Brilliant sunsets tend to happen mostly in spring and autumn in Japan. Thankfully, there have been occasions in the past where I was in the right place at the right time. Watching the sky changing colours multiple times and seeing that last glow of sunlight is an experience unlike any other. It makes time slow down, it’s calming, it’s inspiring!
I chose 2 photos that show my interpretation of Vivid for this week’s Photo Challenge. The first was taken from an overpass near my home when I lived in Nagoya, and the second from my current workplace here in Tokyo.
The Color Run… the happiest 5k on the planet!
A couple of weekends ago, some friends and I headed over to Tokyo Bay near Disneyland to participate in this year’s The Color Run Tokyo. We joined last year too and it was so fun that couldn’t resist going again! The Color Run has spread like wildfire around the world, with something like over 50 countries now holding their own events.
Basically, it is a 5km fun run, where at every 1km mark, you run through a coloured powder war zone! At the start line, everyone is wearing their pristine white T-shirts. But it doesn’t stay clean for long. As you run through the 1km mark, orange powder hits you from every angle, then at 2km it’s blue, then yellow, and finally pink. As you cross the finish line, you’re looking something like a rainbow from a Mardi Gras parade or a festival goer at Holi in India. The main idea is just to be happy and have fun! At the finish line, there’s an outdoor party with a live DJ – the best part, in my opinion!
Thank you to Jen at the Daily Post for the Weekly Photo Challenge theme: Motion. Here are a few images which I hope capture the action and excitement of the event!
Sometimes it’s the simple things in life that make us smile!
A chill, Saturday morning.
Taking a stroll in the warm spring weather down to the shops…
And while there, running into a random life-size mascot character of a lady bug?! One of those Only-in-Japan moments. I’m still confused about it.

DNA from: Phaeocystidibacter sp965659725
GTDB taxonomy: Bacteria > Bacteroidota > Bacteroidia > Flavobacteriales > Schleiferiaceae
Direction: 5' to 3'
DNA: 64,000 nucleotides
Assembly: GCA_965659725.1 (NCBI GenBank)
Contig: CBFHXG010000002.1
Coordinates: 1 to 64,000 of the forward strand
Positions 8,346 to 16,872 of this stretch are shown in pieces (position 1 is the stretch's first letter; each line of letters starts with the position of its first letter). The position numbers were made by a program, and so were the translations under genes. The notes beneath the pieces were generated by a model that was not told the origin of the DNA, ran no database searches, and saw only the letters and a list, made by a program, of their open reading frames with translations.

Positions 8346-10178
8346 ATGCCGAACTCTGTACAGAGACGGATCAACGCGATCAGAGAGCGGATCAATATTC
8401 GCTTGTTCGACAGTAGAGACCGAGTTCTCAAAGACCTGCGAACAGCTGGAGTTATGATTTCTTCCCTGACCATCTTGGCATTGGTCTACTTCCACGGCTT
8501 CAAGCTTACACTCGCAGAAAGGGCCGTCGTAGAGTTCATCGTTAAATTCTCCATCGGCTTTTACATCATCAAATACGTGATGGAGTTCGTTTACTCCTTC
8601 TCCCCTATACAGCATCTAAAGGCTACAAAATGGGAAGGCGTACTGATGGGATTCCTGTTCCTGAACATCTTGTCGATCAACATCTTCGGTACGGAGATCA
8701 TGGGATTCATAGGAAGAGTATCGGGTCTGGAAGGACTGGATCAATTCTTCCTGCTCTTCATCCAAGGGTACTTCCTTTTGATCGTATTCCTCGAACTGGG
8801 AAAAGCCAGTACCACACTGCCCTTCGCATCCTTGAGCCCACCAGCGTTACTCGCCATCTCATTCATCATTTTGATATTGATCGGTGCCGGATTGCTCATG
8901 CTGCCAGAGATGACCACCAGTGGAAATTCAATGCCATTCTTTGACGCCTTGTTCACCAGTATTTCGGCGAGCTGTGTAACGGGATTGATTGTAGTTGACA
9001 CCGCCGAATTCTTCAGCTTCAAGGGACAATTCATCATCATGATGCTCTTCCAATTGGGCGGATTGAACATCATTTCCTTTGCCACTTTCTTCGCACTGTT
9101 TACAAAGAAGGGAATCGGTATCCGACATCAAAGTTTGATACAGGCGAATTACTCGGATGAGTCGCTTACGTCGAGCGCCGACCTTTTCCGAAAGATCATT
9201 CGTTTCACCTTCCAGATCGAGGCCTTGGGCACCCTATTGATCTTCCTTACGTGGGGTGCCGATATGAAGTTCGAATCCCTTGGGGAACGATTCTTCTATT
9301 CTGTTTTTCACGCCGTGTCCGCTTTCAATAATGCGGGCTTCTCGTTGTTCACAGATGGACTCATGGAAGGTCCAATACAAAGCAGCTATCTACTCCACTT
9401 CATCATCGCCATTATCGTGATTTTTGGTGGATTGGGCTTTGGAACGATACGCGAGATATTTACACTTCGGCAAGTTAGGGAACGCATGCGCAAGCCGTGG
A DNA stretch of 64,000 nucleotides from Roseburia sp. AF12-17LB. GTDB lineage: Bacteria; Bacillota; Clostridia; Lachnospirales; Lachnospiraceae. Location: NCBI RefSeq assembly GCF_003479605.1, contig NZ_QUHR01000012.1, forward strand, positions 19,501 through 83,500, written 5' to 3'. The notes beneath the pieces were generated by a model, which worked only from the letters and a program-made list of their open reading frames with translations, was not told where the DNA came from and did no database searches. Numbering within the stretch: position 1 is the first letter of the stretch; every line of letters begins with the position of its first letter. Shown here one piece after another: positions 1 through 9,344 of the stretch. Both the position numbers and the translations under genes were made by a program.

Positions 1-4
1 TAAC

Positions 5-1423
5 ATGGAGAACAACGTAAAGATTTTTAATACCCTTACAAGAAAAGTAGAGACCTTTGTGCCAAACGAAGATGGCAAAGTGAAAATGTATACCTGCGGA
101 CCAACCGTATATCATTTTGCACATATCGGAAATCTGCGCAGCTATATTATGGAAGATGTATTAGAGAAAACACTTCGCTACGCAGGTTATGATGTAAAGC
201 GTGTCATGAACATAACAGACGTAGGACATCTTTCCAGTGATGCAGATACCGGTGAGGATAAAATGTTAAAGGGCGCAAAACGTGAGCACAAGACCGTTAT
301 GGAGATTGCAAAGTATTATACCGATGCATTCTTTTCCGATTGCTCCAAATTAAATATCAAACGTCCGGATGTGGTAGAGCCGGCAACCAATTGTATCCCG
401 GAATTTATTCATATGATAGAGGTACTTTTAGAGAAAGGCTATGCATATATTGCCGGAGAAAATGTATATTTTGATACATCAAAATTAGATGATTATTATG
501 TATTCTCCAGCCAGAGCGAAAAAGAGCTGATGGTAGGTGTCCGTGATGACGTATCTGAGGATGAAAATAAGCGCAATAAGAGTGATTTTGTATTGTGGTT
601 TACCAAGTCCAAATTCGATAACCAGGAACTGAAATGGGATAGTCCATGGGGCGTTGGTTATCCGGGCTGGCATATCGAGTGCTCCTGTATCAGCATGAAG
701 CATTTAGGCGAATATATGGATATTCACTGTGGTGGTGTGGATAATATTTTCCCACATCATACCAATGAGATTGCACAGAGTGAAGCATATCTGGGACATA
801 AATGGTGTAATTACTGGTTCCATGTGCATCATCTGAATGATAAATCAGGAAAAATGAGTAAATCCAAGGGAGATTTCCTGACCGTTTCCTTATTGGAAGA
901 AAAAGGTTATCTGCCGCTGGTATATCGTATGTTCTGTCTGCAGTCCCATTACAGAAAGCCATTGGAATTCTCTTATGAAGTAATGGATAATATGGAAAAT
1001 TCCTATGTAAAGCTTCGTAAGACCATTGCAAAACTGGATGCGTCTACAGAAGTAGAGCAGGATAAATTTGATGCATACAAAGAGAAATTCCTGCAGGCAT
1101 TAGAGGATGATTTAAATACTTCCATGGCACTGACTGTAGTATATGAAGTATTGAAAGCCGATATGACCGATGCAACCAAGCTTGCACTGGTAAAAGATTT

Then on the way home, catching the waft of fresh bread from the local bakery.
It’s been a few weeks since I got the keys to my new place, and I’m loving it! I’ve actually found myself in a lovely, quiet residential area close to a little shopping street. After moving houses, it’s always exciting to get out and explore the new neighbourhood. Literally a few doors down, a bakery teases us everyday with its enticing smell of bread. I finally went in and picked up a few delicious things this morning for breakfast – a cherry danish, custard bun, garlic bread, and a loaf of bread so fresh it was still warm. Heaven!
Thank you Jen from the Daily Post for this week’s Weekly Photo Challenge theme, Fresh.
I’ve been so busy since coming back from holidays – getting back into my work routine, apartment hunting and sorting out immigration paperwork to renew my visa – that I feel like I’ve hardly had time to catch my breath. So, this week’s photo challenge theme “serenity” has actually come at a great time to make me stop and relax!
Japanese gardens are designed as serene places where you can reflect, meditate and be at peace. They are always aesthetically pleasing, and grab your attention in the most gentle of ways. From the lines in the raked sand, to the colours in the garden, and the moss on the rocks, you can rest assured everything is in its place!
These are some of my favourite Moss, Rock and Promenade gardens of Kyoto.